The two had a meeting at which an agreement was drawn up. According to the first draft, Mr Chalcraft would undertake to live in celibacy, alone at the rectory. Kit Chalcraft rejected this, saying it was a promise he could not keep. In 1993 a second meeting was held in the presence of lawyers, at which he agreed instead to "reside alone at the rectory" and not to spend nights with Mrs Hall. He assumed it was understood that he might spend time with Mrs Hall provided that he did not actually live in her big, comfortable old house; nor could she share what she calls his "uncomfortable square box" of a rectory. The bishop, however, seems to have read the agreement as a pledge by Mr Chalcraft to put an end to the relationship, at least its sexual element.

Given these different interpretations, the undertaking was bound to lead to trouble. That trouble erupted when Judy and Carol Knights, parishioners and members of a fundamentalist sect in Wisbech, fired off a now-famous letter to the bishop, protesting about the lifestyle of their vicar. The bishop demanded clarification from Mr Chalcraft, who said he had been perfectly frank all along about his intention to marry Mrs Hall. The bishop replied - in effect - that he had had plenty of warnings; now he must choose between her and his licence to be a working priest.

Mr Chalcraft stood by his plan to marry and informed the bishop last October that the wedding would take place in September 1995, adding, "I request that I might eventually be allowed to continue running the parishes as a non-stipendiary priest. As there is another thrice-married priest in the diocese I would not be setting a precedent, and would be easing the financial straits of a church short of funds."

The bishop maintained that the other priest's situation was quite different and, despite anguished petitions from many parishioners, Kit Chalcraft's licence was revoked. He was given three months' notice to quit, lost seven pensionable years and, when the notice period expired last month, 14 days' notice to leave the rectory.

As we were speaking, Mr Chalcraft returned home. Hearing his car in the drive, Mrs Hall jumped up eagerly to greet him before introducing him to me. A tall, diffident, slightly stooping figure, relaxed and Professor Higginsish in a brightly coloured lamb's-wool sweater and saggy corduroy trousers, it is no surprise that he felt more at home in this comfortable drawing-room than on his own in a draughty modern rectory.

The two central players in this saga protest bitterly against its unfairness. Mrs Hall said: "There's no scandal attached, it's no squalid love affair. I'm a widow, dammit, and he's divorced. We're not hurting anybody else." Kit Chalcraft said much the same: "We're both free people. We love each other. Why can't we just be allowed to be happy?" This is surely disingenuous. Certainly they can get on with being happy, as long as he does not also want to perform the sacrament of marriage or any other service.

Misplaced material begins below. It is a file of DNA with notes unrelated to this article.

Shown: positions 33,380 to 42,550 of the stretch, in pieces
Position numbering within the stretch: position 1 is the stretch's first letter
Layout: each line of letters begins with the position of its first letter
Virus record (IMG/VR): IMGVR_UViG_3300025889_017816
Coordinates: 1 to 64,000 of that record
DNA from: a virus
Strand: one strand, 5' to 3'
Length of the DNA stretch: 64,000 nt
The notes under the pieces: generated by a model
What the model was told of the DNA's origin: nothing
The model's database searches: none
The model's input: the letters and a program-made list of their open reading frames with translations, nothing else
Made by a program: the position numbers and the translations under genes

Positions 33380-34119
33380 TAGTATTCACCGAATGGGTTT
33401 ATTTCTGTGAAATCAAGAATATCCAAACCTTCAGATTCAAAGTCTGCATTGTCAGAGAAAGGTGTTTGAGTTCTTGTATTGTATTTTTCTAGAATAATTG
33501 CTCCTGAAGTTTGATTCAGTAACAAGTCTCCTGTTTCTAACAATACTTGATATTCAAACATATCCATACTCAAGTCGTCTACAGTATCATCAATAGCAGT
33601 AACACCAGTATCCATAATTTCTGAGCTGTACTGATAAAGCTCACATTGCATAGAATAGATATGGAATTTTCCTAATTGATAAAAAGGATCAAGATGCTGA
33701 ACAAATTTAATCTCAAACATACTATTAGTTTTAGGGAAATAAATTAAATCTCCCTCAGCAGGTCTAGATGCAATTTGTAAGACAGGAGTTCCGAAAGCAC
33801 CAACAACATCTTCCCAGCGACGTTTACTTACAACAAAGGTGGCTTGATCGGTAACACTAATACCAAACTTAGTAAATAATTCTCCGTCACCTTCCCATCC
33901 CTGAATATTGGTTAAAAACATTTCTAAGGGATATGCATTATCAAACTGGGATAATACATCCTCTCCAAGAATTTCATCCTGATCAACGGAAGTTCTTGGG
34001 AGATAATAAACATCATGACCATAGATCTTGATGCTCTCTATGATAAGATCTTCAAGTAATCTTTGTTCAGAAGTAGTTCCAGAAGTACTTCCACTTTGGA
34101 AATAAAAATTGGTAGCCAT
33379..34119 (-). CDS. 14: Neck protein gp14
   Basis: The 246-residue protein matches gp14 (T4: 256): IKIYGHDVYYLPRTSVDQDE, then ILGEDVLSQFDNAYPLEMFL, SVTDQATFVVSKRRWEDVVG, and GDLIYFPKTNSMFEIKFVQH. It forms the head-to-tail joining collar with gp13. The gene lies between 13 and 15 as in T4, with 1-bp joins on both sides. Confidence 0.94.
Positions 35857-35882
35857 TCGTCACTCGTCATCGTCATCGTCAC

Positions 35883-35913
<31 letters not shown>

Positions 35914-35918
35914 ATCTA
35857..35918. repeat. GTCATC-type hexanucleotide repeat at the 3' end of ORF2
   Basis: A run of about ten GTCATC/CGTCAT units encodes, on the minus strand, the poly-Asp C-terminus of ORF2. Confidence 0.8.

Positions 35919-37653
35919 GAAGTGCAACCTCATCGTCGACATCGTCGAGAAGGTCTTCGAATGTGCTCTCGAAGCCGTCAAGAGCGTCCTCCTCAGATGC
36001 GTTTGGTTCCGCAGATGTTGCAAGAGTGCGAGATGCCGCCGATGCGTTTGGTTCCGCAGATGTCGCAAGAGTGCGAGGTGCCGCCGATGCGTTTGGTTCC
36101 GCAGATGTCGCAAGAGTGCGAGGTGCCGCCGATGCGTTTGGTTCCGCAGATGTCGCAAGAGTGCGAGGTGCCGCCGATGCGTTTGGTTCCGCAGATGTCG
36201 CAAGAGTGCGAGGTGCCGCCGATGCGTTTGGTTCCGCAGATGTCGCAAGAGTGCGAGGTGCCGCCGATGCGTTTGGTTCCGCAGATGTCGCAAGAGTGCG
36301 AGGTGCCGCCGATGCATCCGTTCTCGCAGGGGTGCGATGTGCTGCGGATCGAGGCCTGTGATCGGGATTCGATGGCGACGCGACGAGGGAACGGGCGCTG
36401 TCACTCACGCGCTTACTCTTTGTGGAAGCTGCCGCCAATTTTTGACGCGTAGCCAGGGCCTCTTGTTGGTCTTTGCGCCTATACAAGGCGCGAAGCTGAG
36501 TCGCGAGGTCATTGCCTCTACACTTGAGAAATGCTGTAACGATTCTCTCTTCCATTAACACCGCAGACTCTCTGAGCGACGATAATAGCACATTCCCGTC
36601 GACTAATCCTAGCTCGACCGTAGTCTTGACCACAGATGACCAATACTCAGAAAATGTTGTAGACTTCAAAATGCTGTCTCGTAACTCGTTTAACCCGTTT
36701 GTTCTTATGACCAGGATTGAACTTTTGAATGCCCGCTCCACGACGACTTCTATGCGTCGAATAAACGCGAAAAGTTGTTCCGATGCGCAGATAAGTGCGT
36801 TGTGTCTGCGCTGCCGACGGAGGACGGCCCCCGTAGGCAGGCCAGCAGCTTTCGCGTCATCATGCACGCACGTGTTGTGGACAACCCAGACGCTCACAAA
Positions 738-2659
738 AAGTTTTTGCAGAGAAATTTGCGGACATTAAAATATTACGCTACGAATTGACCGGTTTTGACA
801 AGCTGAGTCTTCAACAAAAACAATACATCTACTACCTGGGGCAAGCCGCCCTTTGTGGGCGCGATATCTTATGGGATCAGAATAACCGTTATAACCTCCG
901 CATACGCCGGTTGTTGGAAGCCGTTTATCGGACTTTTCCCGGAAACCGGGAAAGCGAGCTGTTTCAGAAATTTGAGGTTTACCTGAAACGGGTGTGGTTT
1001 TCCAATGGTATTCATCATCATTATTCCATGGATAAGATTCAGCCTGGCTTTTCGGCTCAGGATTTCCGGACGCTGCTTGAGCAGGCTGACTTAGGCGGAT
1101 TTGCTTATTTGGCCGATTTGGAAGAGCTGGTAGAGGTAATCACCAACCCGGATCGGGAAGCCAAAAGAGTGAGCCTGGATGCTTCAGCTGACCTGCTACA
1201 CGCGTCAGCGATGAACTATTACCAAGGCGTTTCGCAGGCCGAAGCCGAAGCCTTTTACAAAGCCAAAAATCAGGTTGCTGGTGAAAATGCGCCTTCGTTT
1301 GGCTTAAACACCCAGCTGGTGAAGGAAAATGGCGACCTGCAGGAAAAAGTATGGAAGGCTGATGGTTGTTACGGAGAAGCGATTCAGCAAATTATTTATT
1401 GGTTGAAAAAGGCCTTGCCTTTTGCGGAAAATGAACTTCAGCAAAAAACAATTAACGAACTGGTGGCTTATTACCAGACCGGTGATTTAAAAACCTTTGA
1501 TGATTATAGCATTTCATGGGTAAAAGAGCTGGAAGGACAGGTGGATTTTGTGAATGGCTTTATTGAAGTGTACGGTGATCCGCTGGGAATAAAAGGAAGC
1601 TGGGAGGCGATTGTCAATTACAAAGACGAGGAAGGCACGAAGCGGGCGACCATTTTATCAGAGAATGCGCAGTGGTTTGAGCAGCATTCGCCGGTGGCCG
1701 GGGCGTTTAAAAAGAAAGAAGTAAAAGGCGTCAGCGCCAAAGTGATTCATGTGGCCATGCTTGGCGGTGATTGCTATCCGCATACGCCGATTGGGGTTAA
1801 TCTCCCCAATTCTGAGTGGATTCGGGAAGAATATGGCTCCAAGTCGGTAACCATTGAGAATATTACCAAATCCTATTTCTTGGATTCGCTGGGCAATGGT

Mr Chalcraft's greatest anger is directed at the bishop who has set the parishioners against one another and against their vicar. He said: "These people are good people, as he'd see if he'd only paid them some attention. None of this need have happened. As it is, we're taking on the whole Church of England." By this he means that the rebel parishes are challenging the need for central administration of their affairs. They would rather not pay for the bishop, his big car and his costly bureaucracy, but instead run their own affairs at parish level, raising the money to support their own buildings and services. In this they are being nave. The church pays far more towards the running of rural parishes than they contribute. But the "rebellion" is hotting up. Last Sunday another renegade priest, Robert van der Weyer, conducted a breakaway service in Mr Chalcraft's former parish of Gooderstone, one of the five that have, as he puts it, "declared UDI".

Since Mr Chalcraft ceased to be vicar-in-charge, his temporary replacement, the Archdeacon of Lynn, the Venerable Tony Foottit, was installed with what some called indecent haste two weeks ago. Mr Foottit is one of the more pitiable figures in this tale; a decent man who shuns the limelight and is well aware that half the parishioners whose ministry he now oversees regard him as an interloper. He argues: "These things are not decided by majority vote and a substantial number of people do not accept Mr Chalcraft. Our bishop has had hundreds of letters of support. We fully acknowledge that Mr Chalcraft is a very gifted man; an amusing and likeable person who has exercised a splendid ministry in many ways. He has been treated with great leniency; but he should not confuse forgiveness with condoning his behaviour. He always accepted that if he married for a third time, he would resign."

The story has one final sub-plot, the least obvious but perhaps most important of all. This is the separation and, in all probability, the imminent divorce of the Prince and Princess of Wales. The archdeacon agrees: "The whole subject of divorce is a peculiarly difficult one for the church at the present time, and one with which it is wrestling."

This may explain the Bishop of Norwich's puzzling ambivalence towards the cohabitation and third marriage of his turbulent priest. For five years he did little or nothing and now he is caught between the future head of the Church of England and a group of rebel or, in the other camp, conservative parishioners. Whatever he does looks ill-advised. Meanwhile, in front of a roaring fire, amid photographs of gym-khanas and graduations, weddings and christenings, Susanne Hall and Kit Chalcraft look at one another besottedly and wonder what all the fuss is about.